And no fair guessing ‘C-R-A-Z-Y…’ Seriously, there seem to be so many spellings for the Libyan dictator’s name, news outlets are having a hard time catching up. MSNBC this morning spelled it Kadhafi on the air, and Qaddafi on their Twitter feed, and the number of name spellings has been put at as high as 112. So how in the world to you spell Mad Muammar’s last name? (Or his first, for that matter…)
According to Mideast About.com, circa 2003:
Here, for example, are the different ways different organizations, several of them Libyan, spell the name. In some instances the very same organization, especially the Bush administration, seems keen on exploring as many different spellings as possible:
The Libyan Embassy in Washington, D.C.: Col/Muammar Elkaddafi
- The Libyan American Chamber of Commerce: Muammar Gadafi
- Al-Gathafi Speaks: Muammar al-Gathafi
- Libya Online: Muammar Al-Qathafi and Muammar Gaddafi
- The Libyan Broadcasting Corporation: Muammar alGathafi
- U.S. State Department: Col. Mu’ammar al-Qadhafi
- President Bush/The White House: Muammar Qaddafi
- President Bush/The White House: Colonel Muammar Qadhafi
- President Bush/The White HouseColonel Moammar al-Ghadafi
- Press Office/The White House: Moammar Gaddafi
- Vice President Dick Cheney/The White House: Colonel Moammar Ghaddafi
- Laura Bush/The White House Muammar Qaddafi
Cecil Adams of The Straight Dope in 1986 documented the creative ways news organizations went about spelling the name of The Leader of the Revolution (as he’s invariably and safely referred to in Libya, saving the writer the trouble of possibly misspelling the name). Here are some of Adams’ findings and more, as I’m sure the list can grow infinitely with time:
- The New York Review of Books: Qaddhafi
- The New Republic: Qaddafi
- Time: Gaddafi
- Newsweek: Kaddafi
- McLean’s: Khadafy
- U.S. News & World Report: Qadhafi
- Business Week: Qadaffi
- World Press Review: Gadaffi
The British press tends to go with Gaddafi, and I’ve always used Qaddafi, up to recently, when I’ve basically switched to the British version.
It’s enough to make you wanna holler. As the Christian Science Monitor noted in 2009:
However it’s spelled, the man whose official title is “Guide of the First of September Great Revolution of the Socialist People’s Libyan Arab Jamahiriya” is the world’s third-longest-serving current head of state (after the monarchs of Thailand and Great Britain, respectively), so this problem isn’t new. Way back in 1986, Straight Dope columnist Cecil Adams, who counted 32 known spellings listed by the Library of Congress, explained the proliferation:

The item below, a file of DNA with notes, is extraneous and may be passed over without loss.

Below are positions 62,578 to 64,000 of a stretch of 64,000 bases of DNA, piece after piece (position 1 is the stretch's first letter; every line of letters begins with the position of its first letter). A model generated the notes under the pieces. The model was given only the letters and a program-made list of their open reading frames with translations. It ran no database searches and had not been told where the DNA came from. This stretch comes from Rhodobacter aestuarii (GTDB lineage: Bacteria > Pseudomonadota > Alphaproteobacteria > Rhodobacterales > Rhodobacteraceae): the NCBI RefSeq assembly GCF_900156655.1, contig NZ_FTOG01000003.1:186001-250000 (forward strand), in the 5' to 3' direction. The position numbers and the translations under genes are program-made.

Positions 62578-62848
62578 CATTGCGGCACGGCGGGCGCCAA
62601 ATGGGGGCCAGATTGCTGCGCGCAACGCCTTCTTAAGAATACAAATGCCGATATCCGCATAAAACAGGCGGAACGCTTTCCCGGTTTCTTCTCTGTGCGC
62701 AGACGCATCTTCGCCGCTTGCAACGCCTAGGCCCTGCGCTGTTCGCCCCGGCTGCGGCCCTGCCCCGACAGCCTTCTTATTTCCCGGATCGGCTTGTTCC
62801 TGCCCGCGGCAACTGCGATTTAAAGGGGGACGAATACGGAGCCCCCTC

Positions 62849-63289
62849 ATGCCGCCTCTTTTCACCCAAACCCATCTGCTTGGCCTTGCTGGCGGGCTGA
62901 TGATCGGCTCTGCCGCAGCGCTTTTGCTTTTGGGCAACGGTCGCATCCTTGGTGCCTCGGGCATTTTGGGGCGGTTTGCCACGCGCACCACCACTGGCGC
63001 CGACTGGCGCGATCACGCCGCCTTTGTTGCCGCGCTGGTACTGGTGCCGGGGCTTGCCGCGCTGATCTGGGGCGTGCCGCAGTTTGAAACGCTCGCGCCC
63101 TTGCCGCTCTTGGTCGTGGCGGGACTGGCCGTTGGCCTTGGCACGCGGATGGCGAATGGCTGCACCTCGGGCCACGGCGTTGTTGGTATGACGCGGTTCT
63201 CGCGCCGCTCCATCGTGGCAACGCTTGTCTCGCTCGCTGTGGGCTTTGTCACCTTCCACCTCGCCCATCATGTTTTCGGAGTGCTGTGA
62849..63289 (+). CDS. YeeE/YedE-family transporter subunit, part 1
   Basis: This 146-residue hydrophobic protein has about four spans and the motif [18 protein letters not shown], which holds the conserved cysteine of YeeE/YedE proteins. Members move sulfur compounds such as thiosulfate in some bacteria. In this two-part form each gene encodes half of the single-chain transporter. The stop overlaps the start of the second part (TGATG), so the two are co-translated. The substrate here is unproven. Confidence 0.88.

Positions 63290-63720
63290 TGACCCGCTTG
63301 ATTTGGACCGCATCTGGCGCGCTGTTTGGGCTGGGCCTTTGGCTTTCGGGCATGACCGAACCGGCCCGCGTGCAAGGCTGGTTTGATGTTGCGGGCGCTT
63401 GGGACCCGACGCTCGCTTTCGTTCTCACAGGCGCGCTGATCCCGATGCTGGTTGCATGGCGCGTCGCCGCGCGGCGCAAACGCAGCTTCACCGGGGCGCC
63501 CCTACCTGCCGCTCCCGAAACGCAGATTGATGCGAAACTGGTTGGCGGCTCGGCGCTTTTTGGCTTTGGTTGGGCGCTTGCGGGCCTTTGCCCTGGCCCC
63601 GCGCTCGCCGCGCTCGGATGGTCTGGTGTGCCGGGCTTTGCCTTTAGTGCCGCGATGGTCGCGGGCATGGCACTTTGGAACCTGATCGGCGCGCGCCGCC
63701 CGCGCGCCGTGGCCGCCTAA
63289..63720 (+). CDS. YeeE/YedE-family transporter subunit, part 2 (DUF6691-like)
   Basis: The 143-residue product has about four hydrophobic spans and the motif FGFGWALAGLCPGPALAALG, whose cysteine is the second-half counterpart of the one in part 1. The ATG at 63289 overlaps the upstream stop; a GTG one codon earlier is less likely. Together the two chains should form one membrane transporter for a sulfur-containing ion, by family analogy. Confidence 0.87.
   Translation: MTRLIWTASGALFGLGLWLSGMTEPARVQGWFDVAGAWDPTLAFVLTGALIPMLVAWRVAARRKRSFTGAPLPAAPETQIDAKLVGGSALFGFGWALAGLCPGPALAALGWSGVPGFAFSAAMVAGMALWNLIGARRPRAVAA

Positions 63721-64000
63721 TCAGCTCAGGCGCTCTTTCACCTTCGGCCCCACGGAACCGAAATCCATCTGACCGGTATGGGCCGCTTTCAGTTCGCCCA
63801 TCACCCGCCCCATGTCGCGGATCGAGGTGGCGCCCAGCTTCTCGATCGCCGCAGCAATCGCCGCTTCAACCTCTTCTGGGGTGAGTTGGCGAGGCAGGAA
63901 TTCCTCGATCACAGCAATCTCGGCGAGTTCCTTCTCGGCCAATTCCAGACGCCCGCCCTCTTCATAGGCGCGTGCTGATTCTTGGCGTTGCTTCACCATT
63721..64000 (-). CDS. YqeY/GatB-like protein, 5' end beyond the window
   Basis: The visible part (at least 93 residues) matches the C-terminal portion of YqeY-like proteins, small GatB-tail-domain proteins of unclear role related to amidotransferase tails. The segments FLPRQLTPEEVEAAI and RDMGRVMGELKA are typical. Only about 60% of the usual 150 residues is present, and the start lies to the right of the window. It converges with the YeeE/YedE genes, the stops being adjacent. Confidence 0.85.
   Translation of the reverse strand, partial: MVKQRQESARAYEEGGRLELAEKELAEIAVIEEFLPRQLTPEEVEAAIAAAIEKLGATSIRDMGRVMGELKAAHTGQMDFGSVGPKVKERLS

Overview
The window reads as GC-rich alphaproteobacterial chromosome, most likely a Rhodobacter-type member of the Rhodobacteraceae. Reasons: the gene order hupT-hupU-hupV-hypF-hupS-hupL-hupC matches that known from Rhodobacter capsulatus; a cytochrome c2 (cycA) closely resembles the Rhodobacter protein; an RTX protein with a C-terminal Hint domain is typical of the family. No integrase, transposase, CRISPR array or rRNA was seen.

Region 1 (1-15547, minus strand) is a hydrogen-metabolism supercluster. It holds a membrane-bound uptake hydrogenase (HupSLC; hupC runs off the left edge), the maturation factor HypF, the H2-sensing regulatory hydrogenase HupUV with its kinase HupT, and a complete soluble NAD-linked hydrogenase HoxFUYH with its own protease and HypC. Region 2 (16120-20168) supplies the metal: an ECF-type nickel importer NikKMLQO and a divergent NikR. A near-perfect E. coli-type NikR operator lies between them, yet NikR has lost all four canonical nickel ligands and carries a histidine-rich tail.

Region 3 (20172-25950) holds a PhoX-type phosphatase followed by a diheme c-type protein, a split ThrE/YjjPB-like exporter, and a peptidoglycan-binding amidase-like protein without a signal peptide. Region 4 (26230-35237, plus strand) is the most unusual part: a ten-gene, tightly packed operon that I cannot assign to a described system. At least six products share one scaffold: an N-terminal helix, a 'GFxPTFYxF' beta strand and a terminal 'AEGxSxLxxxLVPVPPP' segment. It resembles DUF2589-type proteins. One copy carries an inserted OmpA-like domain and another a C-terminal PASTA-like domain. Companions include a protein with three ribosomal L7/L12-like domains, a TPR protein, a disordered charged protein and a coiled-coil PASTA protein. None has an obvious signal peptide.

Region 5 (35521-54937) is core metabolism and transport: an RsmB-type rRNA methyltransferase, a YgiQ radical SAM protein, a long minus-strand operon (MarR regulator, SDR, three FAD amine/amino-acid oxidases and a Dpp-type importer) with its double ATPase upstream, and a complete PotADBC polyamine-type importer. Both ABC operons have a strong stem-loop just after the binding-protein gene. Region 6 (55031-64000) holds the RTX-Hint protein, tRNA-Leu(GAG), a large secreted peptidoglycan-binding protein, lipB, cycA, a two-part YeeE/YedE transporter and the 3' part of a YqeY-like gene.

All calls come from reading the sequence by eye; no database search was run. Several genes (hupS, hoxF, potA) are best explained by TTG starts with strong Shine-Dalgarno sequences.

The basic problem here is that (1) there is no generally accepted authority for romanizing Arabic names, and (2) the Mummer’s name contains several sounds that have no exact equivalent in English. In standard Arabic, the initial consonant qaf is pronounced like a throaty k, midway between the English k and the German ch, as in Bach. The second consonant, dhal–two dhals, actually–is pronounced like a double dh, which is similar to English th, only with the tongue pulled back a bit behind the teeth. Regional pronunciation differences further complicate matters. Libyans tend to pronounce qaf like a hard g, which has inspired a whole different set of spellings.
And that’s just the the surname. Variations on his given name include Muammar, Moammar, Mu’ammar, Moamar, and so on. Adding to the confusion, some writers add the Arabic prefix “al-” before his last name, which can also be spelled “el-.” And the “a” and “e” can be upper or lower case.
Usually news outlets just go with whatever spelling the subject prefers, but the Brother Leader has been of little help here. The banner at the top of his personal website spells it, “AL Gathafi,” a rendering that, like his attire, is uniquely his. But if you go deeper into the site, you’ll see it rendered as “Al Qaddafi,” “Algathafi,” and “Al-Gathafi.” Adding to the confusion is the “Al-Gaddafi International Prize for Human Rights,” an award that he founded, and presumably named.
Still, there’s something to be said for his laid-back orthography. Contrast it with that of North Korean dictator Kim Jong-Il, who once sentenced a journalist to six months of hard labor for neglecting to write the final syllable of the Dear Leader’s name.
Related: Gaddafi’s many scandals